Cutting back the cost of your weekly food shop
Save, save, save
We all try to save money in one way or another. It could be using the car less to save on fuel, switching our gas suppliers to a cheaper alternative or cancelling that gym membership we hardly make use of.
One of our biggest bills must really be our food bill. It's something we can't avoid as food is pretty essential but the prices in supermarkets seem to be high. That together with a demanding family and the need for convenience. Food is such a cost.
Food for Thought
I am quite lucky in the way that I have a small family. There are two adults and one child and we don't have pets.
Even so, we try our best to save money on food or shop around for deals. Although the other week when the cupboards were bare, we decided to go and do a 'big' shop at a well known supermarket.
We needed quite a lot (for us) as condiments were running out, the fridge was bare and we needed stuff for meals and lunches.
After filling up the trolley on food stuff only (no alcohol or other household items), we manged to spend £120.00 (in English pounds).
During the week we bought an extra loaf of bread, four pints of milk, and my partner ate out twice at lunchtime with work colleagues.
To many, that is probably below average, but to us that was a lot.
Spending a lump sum all at once makes you more aware of what is being spent rather than when you go out shopping each day. Buying bits here and there distracts you from your outgoings.
Being more conscious of things will help you in the longrun. If you're able to take a little time to do it, you will notice the difference like we have.
This week, this is what we did differently...
We went along to a budget supermarket, rather than the large well known one. We stocked up on all we needed such as non-perishables (crackers, cereal, tins, pasta) and got a few bits of fruit which tends to be cheaper here.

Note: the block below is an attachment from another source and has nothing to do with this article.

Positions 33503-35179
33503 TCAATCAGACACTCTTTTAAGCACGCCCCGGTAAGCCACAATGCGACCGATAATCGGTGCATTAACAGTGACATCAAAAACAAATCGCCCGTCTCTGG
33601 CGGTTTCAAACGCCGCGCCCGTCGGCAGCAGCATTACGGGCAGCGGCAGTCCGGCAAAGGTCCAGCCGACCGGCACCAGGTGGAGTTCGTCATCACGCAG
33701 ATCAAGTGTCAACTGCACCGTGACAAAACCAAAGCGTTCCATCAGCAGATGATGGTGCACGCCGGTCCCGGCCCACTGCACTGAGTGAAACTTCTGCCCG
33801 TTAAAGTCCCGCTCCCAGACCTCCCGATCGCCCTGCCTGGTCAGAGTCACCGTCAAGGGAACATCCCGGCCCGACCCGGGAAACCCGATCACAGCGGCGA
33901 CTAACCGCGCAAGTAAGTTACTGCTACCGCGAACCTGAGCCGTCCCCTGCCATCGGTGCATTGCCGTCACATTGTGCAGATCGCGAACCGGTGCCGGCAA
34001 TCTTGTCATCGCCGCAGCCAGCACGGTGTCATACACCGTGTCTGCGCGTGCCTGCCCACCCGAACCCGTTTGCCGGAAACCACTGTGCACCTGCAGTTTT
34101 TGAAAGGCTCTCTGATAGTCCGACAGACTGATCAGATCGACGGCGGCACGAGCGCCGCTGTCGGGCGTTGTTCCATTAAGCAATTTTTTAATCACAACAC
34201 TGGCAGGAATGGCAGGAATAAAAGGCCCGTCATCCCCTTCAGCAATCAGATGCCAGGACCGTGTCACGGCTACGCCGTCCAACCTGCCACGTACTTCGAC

We then went to the local supermarket to check for half price deals on meat, yogurts and fruit juices. Then we went to a frozen food outlet for cheaper frozen vegetables, fish and sausages.
Our total for all of this came to:
- £51.00 in the budget supermarket
- £15.00 in the usual supermarket on a few deals
- £18.00 in the frozen food shop
£84.00 on more food is already a saving. The fact that we bought a lot of non-perishable and frozen food means it'll last longer than the fresh food, which tends to go off.
How to cook on a budget
I am always trying to cook up a meal on what ever is left my cupboards. The fact that I buy a lot of meat and fish which is frozen, enables me to grab something out of the freezer and throw it in the pan.
If you can make pastry, you have a good base for any meal.
All you need is: 8 oz of flour (I like self-raising for a lighter texture), 2 oz butter and 2 oz of lard or a vegetable alternative, a pinch of salt and cold water to bind.
You then rub the fat into the flour and salt lightly to resemble breadcrumbs, then bind with water, a tablespoon at a time with a knife. Eventually work together to form the pastry. Keep in the refrigerator until needed.
You can then make pies, pizza (use a tablespoon of olive oil rather than butter and lard), quiche or scones (sweet or savoury).
Try this cheap recipe with your pastry:
Meat and Potato Pie